They also believed that only taoist masters through their enlightenment process could marshall their individual consciousness through the death process and maintain their individuality intact on the other side, thus attaining immortality of spirit if not of body.

Dharmaruci said...

I think I was being more agnostic and less literal than that. I'd agree with the recycling, but death is Pluto, all component parts are completely dissolved before being reconstituted. So you wouldn't end up with someone else's spirit lung, and re-birth itself is kind of an assumption beyond our direct experience.

It sounds like the Taoists have converted an original insight into something less subtle and more literal - but that is the way of religions.

As for masters and sages, I'd make the same comment: it is turning something into a system, an unnecessarily hierarchical one.

Even though I'm presenting things logically, I'm actually trying to put these notions around death in terms that we can resonate with, that aren't just one more theory or belief. And part of that is that there is very little we can know about death, but we may have a sense of this dissolution into the greater whole that we see around us.

Anonymous said...

"it is turning something into a system, an unnecessarily hierarchical one."-----Nature is a naturally hierarchical system. that is the way it works- that is the way we work.that is why religion is going nowhere- it is around to stay forever- as a reflection of our fundamental belief in systems and order. in nature-there are majorities, minorities, the strong survive, the weak die out, there are elements of random energies, sometimes the cunning survive,sometimes the creative survive,there are miracles of birth and life in the harshest of conditions- we as humans are under constant attack from bacteria and virus on 'planet bacteria'- they are constantly regrouping and challenging our presence on the terra- instead of focusing on 'death' per se, which in the end is just part of the system- why not be asking what is this driving will to survive and thrive and overcome and 'live' in all plants, animals? it must be part of our programming? to what end? is it more 'spiritual' neptunian? or is it pluto- constant transformation, order in chaos, survival- so is pluto the will in all of us (plants animals humans)to live? well that is enough- i am not resolving anything here... i just thought that maybe examining first 'life' instead of 'death'- ciao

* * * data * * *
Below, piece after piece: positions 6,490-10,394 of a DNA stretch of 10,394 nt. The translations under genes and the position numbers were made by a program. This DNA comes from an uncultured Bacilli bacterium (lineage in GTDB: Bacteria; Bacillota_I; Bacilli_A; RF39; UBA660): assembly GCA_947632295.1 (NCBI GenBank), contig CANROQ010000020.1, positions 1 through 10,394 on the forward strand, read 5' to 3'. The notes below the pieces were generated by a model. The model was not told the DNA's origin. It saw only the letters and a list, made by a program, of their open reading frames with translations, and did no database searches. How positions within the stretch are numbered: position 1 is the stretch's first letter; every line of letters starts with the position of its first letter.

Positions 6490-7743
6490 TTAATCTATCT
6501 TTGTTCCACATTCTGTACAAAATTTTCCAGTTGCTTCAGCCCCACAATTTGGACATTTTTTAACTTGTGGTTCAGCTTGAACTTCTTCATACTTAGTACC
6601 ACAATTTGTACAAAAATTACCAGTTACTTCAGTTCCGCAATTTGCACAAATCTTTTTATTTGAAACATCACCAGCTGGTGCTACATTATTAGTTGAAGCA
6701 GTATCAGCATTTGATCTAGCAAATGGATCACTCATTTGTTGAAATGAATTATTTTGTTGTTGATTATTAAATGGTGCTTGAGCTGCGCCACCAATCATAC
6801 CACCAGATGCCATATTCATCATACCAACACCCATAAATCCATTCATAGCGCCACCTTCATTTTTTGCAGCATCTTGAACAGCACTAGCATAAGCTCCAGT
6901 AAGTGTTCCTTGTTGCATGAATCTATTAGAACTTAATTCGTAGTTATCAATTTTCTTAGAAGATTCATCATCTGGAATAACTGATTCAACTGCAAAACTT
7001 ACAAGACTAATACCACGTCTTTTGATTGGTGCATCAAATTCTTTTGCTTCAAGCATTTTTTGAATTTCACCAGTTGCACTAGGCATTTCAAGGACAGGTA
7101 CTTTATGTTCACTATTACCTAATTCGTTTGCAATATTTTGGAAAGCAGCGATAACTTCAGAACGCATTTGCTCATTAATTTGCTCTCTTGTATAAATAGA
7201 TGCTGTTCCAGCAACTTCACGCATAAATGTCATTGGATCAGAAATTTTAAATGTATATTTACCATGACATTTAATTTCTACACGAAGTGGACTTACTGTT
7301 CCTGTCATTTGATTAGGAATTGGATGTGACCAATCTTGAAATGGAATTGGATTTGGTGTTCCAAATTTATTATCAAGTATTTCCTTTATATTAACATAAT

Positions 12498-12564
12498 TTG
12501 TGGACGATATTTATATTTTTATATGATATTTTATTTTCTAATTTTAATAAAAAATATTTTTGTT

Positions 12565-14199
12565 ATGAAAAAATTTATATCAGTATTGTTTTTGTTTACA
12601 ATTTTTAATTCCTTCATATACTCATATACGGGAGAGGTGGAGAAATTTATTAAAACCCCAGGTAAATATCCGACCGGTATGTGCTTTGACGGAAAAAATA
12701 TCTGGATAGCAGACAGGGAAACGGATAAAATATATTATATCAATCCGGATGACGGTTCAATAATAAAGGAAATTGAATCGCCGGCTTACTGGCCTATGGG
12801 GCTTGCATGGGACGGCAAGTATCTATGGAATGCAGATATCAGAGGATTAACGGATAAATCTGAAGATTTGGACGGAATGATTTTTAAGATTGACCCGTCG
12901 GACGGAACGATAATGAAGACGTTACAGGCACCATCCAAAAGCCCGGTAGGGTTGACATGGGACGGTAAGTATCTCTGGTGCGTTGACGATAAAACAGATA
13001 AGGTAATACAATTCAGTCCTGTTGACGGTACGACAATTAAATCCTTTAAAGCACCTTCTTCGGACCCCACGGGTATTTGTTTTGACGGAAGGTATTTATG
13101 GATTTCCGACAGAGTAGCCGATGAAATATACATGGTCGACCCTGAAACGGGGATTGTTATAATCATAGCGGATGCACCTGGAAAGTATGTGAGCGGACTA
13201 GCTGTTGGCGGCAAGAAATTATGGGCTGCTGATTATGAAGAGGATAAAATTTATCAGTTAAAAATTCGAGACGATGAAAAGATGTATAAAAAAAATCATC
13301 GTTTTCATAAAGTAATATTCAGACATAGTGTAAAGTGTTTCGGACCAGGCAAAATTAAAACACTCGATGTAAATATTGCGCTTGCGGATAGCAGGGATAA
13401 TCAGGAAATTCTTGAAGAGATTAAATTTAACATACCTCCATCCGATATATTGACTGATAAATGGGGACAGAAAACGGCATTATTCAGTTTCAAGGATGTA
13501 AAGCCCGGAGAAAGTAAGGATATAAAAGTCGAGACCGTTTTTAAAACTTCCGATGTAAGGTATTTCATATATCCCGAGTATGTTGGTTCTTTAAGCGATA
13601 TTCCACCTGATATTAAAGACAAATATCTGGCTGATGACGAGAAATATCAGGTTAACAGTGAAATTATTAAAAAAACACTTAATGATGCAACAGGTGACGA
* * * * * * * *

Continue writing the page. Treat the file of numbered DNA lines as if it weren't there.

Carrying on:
Dharmaruci said...

You could argue that the theory of evolution and survival of the fittest is just a theory that fits in with the modern competitive, capitalist societies that we live in.

So to view nature as a sort of competition just reflects our modern prejudices. We would see it like that.

I'm not sure an animal or plant sees life as a competition: they are just living their lives.

Anonymous said...

I too question the moral relativities of the theory of evolution.
How do we know it's only the strong that survive. Maybe the weak overcome the strong. The strongest species ever known, the dinosaurs have long gone...outlived by the worms and the bacteria.
And as for the human relationship with our bacteria innerworlds, some strains do seem antagonistic to us, whilst others are essential to our digestive process and thus good health.
It's all far too complex to be explained by a theory as simplistic as evolution, as it stands at present.